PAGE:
1. Clearly not everyone is "like-minded".
Originally Posted by MattKing
2. APUG has to censor people "not to go there" even if it is clearly linked to advertising revenue that allows analog business to even exist. Think about that for a second.
3. Think about it some more, especially what happens when advertisers are involved and the feedback they may receive.
4. That does not mean that the decision is correct. Again, there is clearly not consensus.
5. Films disappear because people are not buying them. Creating an artificial wedge issue does not help that cause.
I am not saying that open-ended Photoshop discussions are on the table. There's enough places for that. But scanning is now an integral part of lab services and labs drive customers to analog, or at least keep them there. For a majority of film users it is the only way to participate in the larger market.
To cut off that discussion in an analog photo site is self-destructive behavior catering to a narrow few who are fighting a lost cause. I know a ton of young people who would like to mess with film, but they live in a digital world (like APUG advertisers) and need the bridge. DPUG isn't cutting it. They need discussions about labs and scanning and Flickr is not the place either.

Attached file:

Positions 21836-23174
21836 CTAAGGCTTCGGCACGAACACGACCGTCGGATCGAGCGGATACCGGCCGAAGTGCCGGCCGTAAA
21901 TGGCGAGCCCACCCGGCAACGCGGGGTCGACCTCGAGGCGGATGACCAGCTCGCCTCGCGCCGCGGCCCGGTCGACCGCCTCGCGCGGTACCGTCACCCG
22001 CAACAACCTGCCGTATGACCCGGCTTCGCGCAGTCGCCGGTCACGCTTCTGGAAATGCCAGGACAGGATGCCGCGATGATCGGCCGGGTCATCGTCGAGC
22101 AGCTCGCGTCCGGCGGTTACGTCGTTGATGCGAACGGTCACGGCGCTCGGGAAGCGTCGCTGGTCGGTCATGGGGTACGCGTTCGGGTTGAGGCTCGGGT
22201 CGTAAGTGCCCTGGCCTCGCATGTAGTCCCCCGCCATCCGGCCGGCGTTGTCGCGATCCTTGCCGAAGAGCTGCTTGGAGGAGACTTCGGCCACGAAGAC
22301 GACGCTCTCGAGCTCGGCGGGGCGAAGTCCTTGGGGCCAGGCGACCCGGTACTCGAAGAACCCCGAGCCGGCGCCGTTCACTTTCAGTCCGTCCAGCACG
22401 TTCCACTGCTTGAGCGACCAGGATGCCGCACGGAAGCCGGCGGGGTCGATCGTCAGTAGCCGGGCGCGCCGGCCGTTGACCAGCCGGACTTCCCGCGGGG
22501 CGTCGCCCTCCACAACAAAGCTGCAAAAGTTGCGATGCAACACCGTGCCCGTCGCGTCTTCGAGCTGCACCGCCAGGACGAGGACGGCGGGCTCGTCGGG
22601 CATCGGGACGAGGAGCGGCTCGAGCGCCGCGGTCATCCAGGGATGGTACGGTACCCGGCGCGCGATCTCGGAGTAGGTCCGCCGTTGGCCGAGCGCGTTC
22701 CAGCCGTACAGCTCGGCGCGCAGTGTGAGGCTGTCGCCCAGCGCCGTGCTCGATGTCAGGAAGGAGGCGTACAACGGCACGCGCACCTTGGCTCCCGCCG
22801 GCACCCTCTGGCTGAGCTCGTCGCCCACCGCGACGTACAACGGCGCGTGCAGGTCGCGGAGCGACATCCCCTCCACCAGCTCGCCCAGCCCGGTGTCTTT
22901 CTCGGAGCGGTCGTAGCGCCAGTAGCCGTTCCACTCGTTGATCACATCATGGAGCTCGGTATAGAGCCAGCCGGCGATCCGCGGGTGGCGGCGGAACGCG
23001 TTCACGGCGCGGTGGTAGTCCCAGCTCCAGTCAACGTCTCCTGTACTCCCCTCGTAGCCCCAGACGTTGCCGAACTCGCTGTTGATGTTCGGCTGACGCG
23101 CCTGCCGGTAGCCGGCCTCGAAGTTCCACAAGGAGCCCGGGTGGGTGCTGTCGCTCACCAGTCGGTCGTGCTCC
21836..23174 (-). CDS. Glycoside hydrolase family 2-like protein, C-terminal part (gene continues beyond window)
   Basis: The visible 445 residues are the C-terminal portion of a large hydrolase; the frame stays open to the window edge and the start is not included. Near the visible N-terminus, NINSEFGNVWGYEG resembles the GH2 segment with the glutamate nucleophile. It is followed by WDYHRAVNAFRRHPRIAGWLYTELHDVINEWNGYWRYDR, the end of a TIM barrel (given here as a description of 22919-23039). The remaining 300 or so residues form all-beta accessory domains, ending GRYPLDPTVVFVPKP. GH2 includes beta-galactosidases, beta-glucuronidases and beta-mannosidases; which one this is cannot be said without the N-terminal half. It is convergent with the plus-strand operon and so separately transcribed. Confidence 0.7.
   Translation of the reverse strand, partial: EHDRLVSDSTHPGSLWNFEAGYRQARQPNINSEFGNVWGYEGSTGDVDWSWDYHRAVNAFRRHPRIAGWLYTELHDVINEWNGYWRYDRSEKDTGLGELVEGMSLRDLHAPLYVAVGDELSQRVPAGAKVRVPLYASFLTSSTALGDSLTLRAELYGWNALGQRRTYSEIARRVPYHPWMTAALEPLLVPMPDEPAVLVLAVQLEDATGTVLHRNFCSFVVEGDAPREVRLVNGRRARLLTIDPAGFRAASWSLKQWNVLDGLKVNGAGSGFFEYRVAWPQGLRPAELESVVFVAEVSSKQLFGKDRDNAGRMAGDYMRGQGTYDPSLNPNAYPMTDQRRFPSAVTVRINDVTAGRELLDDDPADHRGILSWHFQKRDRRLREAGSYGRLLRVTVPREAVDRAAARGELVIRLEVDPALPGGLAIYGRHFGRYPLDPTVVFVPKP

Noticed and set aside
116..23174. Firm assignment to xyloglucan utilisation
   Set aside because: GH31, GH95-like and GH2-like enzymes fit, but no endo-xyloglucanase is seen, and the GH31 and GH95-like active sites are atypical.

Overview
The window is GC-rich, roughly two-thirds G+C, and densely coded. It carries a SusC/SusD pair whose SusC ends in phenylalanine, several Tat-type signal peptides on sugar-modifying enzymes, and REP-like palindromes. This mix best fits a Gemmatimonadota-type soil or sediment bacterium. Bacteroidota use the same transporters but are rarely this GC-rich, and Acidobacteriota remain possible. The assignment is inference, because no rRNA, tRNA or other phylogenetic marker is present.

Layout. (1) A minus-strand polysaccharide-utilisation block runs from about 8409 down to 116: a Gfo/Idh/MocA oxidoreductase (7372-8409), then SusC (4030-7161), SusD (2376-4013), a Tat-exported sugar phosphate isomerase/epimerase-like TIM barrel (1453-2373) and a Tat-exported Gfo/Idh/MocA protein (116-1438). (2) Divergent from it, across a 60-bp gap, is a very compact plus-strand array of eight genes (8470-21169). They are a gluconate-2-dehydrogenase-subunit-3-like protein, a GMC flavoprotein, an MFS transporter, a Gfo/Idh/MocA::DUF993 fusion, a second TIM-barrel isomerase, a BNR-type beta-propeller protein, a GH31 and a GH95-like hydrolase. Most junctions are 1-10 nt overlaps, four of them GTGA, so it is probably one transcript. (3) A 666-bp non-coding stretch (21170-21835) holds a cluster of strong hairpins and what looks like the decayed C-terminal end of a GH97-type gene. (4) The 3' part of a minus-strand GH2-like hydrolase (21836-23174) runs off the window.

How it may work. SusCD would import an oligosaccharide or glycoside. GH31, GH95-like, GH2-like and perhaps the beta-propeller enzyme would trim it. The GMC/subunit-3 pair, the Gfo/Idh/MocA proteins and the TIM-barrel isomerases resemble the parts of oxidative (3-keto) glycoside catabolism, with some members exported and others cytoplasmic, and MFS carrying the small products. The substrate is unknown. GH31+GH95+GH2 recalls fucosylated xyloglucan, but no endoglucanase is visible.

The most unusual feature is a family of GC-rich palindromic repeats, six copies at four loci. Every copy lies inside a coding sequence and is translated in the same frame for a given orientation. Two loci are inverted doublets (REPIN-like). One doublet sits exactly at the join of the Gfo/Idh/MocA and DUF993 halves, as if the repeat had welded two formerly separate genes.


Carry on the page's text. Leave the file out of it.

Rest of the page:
What irks me is when a senior member comes into discussions here and starts waving the "shut down the thread" sign like a school marm. If you cannot talk about a lab's broader services, then this really is a darkroom-only forum and the header quoted is deceptive. People should have the guts to come right out and say that "traditional" means darkroom (and Polaroids) instead of being patronizing. A huge number of people interested in film need a better dialogue on APUG including lab scanning services. Putting them into some ghetto for "their kind" is pitiful and frankly, not defensible. This will get back to advertisers because APUG will get a label as lab-unfriendly. People like me will tell advertisers the negative things about them being associated with APUG. The # of APUG subscribers is shockingly small compared to how big the film market used to be.